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Being neutral does not mean supporting…a word on Turkish gov’t

Today I was watching a video on The Young Turks youtube channel, one of my favorite places to get my news (the anchors are hilarious).  I watched a segment on some events going on in Turkey, and I made the grave mistake of looking at the comments.

Just for a little background if you don’t already know:  Turkey is a majority Muslim country with a secular approach to government.  It has been as such since WWI when the Ottoman Empire was ousted and Ataturk, “father of the Turks”, took fledgling Turkey in a more westwardly direction, culturally.

Anyway, in the comments I witnessed some viewers commenting on the current governing party in Turkey.  I couldn’t tell if these folks were Turkish, living in Turkey, or whatnot, but their handles/usernames were not Turkish sounding.  I digress. The comments were expressing a grave concern about Turkey being made more religious/islamized/ whatever wonky word you would like to use, because of the religious agenda of the president/PM. Now, I only know a bit about the current president/PM, and politics being what they are, I don’t feel comfortable giving my own opinion on the governing group because I just don’t know enough.

Personally, I believe that religion belongs in the home/community, and not in the government.  I don’t think anyone has any business telling me to abide by their moral code, and the same applies to me.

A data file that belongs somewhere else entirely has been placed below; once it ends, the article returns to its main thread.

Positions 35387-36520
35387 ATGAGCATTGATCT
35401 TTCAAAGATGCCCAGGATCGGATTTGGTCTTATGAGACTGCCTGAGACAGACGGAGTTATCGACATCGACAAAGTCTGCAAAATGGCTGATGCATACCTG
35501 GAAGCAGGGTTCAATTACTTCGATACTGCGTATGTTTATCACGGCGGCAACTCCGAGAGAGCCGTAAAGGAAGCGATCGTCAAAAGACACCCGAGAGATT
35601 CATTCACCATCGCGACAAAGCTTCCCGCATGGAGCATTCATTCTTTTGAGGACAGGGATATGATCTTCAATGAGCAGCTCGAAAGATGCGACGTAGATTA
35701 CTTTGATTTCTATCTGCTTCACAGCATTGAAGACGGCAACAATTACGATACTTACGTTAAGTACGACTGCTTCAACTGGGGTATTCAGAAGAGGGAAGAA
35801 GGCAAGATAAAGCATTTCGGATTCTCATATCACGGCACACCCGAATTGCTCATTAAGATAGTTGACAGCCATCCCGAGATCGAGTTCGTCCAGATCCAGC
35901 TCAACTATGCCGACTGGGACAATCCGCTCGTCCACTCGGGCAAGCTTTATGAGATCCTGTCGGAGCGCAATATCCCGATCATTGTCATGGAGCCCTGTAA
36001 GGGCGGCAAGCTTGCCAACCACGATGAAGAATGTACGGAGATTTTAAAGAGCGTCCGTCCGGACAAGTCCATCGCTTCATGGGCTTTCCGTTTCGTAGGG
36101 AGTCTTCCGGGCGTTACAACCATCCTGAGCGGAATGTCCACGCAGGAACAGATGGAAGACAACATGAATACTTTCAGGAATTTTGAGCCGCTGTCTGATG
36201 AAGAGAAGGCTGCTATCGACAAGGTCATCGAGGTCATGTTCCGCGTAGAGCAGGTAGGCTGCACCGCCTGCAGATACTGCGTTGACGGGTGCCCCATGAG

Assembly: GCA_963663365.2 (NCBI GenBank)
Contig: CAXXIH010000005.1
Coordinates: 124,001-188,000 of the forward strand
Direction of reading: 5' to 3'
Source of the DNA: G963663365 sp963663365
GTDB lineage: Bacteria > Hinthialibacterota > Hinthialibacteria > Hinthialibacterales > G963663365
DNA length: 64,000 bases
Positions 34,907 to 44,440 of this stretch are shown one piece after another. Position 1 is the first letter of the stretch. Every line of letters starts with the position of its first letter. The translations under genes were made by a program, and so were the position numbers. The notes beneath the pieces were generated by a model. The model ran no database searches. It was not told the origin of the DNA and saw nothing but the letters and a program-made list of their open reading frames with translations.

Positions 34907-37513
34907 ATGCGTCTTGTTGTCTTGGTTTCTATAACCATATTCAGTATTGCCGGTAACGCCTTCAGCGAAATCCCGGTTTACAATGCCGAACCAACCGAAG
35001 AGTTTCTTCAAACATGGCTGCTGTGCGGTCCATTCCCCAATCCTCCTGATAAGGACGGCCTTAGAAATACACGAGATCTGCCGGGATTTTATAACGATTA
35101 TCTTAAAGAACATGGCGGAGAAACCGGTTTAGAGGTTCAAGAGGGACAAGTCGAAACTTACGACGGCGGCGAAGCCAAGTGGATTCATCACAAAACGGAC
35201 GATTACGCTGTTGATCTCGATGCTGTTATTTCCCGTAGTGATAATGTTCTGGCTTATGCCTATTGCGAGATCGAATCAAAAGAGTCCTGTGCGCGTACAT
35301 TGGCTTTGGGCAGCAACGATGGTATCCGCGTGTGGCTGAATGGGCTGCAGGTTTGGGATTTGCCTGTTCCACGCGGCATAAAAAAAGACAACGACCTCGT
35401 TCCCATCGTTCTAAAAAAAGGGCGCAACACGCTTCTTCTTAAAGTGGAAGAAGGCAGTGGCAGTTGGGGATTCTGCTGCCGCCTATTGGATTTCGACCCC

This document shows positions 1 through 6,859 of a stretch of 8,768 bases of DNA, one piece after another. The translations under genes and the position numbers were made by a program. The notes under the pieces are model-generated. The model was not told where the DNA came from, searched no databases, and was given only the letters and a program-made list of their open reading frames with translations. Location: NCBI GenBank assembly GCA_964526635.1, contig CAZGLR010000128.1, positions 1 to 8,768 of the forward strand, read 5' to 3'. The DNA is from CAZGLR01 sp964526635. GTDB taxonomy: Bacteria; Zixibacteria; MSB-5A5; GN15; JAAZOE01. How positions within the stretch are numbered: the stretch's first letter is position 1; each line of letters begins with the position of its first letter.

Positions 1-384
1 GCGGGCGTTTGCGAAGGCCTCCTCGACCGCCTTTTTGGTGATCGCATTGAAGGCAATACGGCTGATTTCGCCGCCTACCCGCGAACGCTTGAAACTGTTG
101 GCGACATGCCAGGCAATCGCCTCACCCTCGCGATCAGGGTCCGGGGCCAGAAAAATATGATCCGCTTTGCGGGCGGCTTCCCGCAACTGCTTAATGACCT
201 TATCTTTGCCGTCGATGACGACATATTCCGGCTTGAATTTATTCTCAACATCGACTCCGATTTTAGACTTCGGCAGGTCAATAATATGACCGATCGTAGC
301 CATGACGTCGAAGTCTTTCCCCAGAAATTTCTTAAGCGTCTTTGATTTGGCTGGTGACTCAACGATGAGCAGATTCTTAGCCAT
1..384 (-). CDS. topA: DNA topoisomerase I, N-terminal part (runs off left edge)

Everyone can have their own opinion on the Turkish government, and that’s ok, but what REALLY infuriated me was commentary on a recent law that was passed (early 2014 I believe).  Previously, it was illegal to wear hijab at public universities and federal buildings.  Now, thanks to the current governing party, it is not illegal. I know, this seems crazy considering Turkey is a secular country with soooo many Muslim citizens (around 98%), but it’s the truth. No, not all Muslimahs cover their hair, but when I was in Turkey I saw plenty.  That is a lot of women to bar from higher education and involvement in federal affairs (be it as support staff or political careers).  This brings us to the comments from the unfortunately narrow-minded peanut gallery.

According to them, Turkey was being made more Islamic, and religion is being forced on the citizens because covered women are allowed to enter these locations.

I CAN’T EVEN

  How can anyone draw the conclusion that giving freedom of religion equates supporting, nay, pushing any religion on the populace.  How ignorant can you be?!  So if you aren’t oppressing the people, you are glorifying them? What happened to neutrality? Non-discrimination?

  My heart rate just sky-rocketed and my brows are furrowed as I assault my keyboard.

  If you want the right to live your life the way you want to, and be given every opportunity to succeed in it, you should do the same for me and others.  I honestly cannot understand people who think it is right to shove their way of life in the face of others, and expect the receiver of this behavior to be happier for it.  Just stop. Stop it now.  You will see me be the first to stand up for the rights of others who don’t live by my rules, do the same for me.